We’ve got to get back to eating whole foods and (especially feeding them to our kids) and reserve processed, convenience food for occasional consumption.  Great piece!

  • Marisa says:

    Yeah, I really like the ads they are running to promote corn syrup.  Another reason why high fructose corn syrup is a concern is that it’s made from genetically modified corn.  Yuck.  I don’t want a third arm growing from my forehead.

  • stoneskin says:

    “with none of the fun”

    I hate eating M&Ms with none of the fun.

    I don’t think HFCS has had much press activity at all over here.  Not sure if that is because it is in less, or we just don’t know about it!

  • Kirsten says:

    My kids are currently very upset with me for cleaning out our pantry of all HFCS laden snacks.  I was amazed at some of the products that used HFCS.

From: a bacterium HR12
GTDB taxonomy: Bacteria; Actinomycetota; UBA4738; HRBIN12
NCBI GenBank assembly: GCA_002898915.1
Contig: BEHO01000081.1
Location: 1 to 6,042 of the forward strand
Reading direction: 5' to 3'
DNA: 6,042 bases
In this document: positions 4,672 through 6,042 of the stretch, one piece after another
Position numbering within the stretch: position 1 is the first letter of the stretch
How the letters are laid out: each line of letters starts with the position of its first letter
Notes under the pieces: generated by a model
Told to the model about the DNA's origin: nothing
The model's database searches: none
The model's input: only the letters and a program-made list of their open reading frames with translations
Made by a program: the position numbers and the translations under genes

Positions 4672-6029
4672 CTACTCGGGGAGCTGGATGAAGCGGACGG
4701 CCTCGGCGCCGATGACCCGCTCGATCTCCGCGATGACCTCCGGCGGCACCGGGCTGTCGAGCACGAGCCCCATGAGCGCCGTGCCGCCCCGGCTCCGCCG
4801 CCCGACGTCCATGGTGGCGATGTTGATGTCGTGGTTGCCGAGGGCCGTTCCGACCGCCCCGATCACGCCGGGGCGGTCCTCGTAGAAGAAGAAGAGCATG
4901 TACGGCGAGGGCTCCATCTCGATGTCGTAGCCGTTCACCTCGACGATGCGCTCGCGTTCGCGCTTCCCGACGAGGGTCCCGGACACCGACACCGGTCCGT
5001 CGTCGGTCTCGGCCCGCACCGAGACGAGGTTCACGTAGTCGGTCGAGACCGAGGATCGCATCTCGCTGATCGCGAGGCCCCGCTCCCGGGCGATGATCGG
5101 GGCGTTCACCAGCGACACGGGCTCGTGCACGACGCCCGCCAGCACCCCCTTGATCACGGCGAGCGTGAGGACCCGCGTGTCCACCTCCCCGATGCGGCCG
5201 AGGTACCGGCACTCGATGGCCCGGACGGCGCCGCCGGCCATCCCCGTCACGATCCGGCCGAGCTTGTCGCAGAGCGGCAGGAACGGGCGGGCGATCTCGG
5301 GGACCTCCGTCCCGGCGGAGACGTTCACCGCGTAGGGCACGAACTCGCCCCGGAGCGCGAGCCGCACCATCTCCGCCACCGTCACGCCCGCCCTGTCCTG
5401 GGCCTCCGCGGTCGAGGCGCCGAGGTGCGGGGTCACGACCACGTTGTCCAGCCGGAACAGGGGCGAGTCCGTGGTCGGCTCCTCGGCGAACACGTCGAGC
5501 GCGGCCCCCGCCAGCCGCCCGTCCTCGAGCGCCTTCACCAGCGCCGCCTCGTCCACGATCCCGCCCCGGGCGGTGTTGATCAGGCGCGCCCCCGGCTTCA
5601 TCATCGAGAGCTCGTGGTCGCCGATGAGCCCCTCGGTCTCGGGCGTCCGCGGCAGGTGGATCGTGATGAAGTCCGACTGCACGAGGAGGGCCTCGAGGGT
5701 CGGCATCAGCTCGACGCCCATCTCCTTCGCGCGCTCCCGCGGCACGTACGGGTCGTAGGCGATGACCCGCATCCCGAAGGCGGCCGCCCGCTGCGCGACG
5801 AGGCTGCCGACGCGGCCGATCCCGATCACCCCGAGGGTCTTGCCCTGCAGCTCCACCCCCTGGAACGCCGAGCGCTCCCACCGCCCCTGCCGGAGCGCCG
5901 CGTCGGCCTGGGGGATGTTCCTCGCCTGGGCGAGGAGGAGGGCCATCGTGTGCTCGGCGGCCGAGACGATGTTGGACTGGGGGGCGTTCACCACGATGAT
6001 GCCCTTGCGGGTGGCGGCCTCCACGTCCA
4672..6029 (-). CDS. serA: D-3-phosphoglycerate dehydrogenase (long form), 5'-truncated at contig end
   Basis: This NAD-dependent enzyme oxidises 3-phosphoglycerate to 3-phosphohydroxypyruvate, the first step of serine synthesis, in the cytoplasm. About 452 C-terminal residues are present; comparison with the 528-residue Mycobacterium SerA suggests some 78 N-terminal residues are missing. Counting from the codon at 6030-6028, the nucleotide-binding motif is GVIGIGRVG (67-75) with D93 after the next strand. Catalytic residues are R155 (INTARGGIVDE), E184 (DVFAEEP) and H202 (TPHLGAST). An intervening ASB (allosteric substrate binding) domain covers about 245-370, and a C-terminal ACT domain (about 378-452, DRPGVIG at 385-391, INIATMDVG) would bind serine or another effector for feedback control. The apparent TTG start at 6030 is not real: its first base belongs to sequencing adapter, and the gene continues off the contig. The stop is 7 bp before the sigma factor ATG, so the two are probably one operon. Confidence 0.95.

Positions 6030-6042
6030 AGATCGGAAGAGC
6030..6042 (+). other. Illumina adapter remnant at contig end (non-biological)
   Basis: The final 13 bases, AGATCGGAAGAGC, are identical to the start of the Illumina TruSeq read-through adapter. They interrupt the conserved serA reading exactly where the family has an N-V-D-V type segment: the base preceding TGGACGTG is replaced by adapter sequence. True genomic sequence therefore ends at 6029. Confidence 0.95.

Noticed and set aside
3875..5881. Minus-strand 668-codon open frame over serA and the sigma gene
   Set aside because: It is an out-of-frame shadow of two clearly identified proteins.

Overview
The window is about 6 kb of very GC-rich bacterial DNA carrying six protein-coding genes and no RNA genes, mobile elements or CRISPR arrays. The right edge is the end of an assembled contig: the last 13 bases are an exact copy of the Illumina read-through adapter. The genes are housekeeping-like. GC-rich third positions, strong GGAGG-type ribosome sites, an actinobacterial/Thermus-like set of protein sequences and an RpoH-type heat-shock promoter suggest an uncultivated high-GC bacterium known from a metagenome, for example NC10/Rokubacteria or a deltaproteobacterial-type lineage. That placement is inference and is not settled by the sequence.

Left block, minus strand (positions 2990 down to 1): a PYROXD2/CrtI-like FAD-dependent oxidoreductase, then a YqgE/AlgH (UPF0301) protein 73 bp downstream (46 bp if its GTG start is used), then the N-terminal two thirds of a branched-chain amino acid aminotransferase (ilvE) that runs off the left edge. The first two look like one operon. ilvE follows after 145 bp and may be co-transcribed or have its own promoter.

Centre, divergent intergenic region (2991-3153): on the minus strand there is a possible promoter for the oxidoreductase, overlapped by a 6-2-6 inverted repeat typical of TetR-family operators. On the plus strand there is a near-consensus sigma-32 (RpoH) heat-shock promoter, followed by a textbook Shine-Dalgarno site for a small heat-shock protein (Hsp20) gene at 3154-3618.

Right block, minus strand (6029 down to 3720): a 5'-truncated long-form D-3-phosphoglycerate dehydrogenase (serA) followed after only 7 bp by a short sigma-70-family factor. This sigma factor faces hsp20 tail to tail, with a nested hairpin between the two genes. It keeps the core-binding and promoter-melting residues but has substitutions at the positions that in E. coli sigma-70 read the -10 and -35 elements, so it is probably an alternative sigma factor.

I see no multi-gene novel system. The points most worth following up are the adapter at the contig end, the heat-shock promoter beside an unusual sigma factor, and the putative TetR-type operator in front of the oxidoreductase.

Great post.

  • christy says:

    I’ve only recently become aware of this too and filled a bin with stuff from our pantry. Now I need to find replacements. Like grape jelly. I LOVE grape jelly but I haven’t found one without it yet.  Great post! And I’m getting that book – thanks.

  • I’ve seen first hand how reducing the HFCS just a little has tremendously helped my quirky son’s behavior.

    Which this means I have to get all tree-hugging granola in my kitchen. 

    A yogurt machine and bread machine are two of the best purchases I’ve made.  I can’t go back to the overly sweet grocery store yogurt or the tasteless bread.  Homemade jellies are easier than you think (Seriously, a food processor and freezer jam fruit pectin).  Frozen homemade cookie dough baked up the night before beats twinkies in the kids’ lunch boxes every time.

  • kim says:

    the HFCS and Mercury is a little known fact. which is upsetting, because i just learned of it when a much healthier friend let me in on this secret. the reason it’s upsetting? I’m pregnant. Mercury is a huge no no in pregnancy and no one ever told me that nearly everything processed with HFCS is upping my Mercury levels.

  • christy says: